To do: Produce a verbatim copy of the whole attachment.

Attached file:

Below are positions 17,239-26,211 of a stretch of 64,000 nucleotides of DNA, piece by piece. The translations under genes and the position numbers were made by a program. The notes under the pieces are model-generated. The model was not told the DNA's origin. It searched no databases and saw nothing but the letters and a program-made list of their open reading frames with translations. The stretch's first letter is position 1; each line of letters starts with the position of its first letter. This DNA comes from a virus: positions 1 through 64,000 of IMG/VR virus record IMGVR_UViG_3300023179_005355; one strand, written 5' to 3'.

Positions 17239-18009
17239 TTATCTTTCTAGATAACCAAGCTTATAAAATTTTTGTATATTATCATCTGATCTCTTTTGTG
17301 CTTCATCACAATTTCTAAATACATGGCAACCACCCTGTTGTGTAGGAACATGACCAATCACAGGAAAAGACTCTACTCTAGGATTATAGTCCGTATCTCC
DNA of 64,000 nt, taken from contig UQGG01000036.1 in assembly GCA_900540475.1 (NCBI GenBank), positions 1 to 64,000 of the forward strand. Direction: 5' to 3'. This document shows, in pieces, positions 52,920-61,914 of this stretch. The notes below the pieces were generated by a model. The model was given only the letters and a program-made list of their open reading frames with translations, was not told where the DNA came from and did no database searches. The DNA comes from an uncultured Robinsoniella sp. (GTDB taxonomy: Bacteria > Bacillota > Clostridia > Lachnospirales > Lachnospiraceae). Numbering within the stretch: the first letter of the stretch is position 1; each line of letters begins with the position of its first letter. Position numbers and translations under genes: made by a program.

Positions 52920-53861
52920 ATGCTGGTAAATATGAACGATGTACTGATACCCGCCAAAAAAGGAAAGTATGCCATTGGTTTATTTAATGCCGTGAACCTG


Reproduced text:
Below are positions 17,239-26,211 of a stretch of 64,000 nucleotides of DNA, piece by piece. The translations under genes and the position numbers were made by a program. The notes under the pieces are model-generated. The model was not told the DNA's origin. It searched no databases and saw nothing but the letters and a program-made list of their open reading frames with translations. The stretch's first letter is position 1; each line of letters starts with the position of its first letter. This DNA comes from a virus: positions 1 through 64,000 of IMG/VR virus record IMGVR_UViG_3300023179_005355; one strand, written 5' to 3'.

Positions 17239-18009
17239 TTATCTTTCTAGATAACCAAGCTTATAAAATTTTTGTATATTATCATCTGATCTCTTTTGTG
17301 CTTCATCACAATTTCTAAATACATGGCAACCACCCTGTTGTGTAGGAACATGACCAATCACAGGAAAAGACTCTACTCTAGGATTATAGTCCGTATCTCC
DNA of 64,000 nt, taken from contig UQGG01000036.1 in assembly GCA_900540475.1 (NCBI GenBank), positions 1 to 64,000 of the forward strand. Direction: 5' to 3'. This document shows, in pieces, positions 52,920-61,914 of this stretch. The notes below the pieces were generated by a model. The model was given only the letters and a program-made list of their open reading frames with translations, was not told where the DNA came from and did no database searches. The DNA comes from an uncultured Robinsoniella sp. (GTDB taxonomy: Bacteria > Bacillota > Clostridia > Lachnospirales > Lachnospiraceae). Numbering within the stretch: the first letter of the stretch is position 1; each line of letters begins with the position of its first letter. Position numbers and translations under genes: made by a program.

Positions 52920-53861
52920 ATGCTGGTAAATATGAACGATGTACTGATACCCGCCAAAAAAGGAAAGTATGCCATTGGTTTATTTAATGCCGTGAACCTG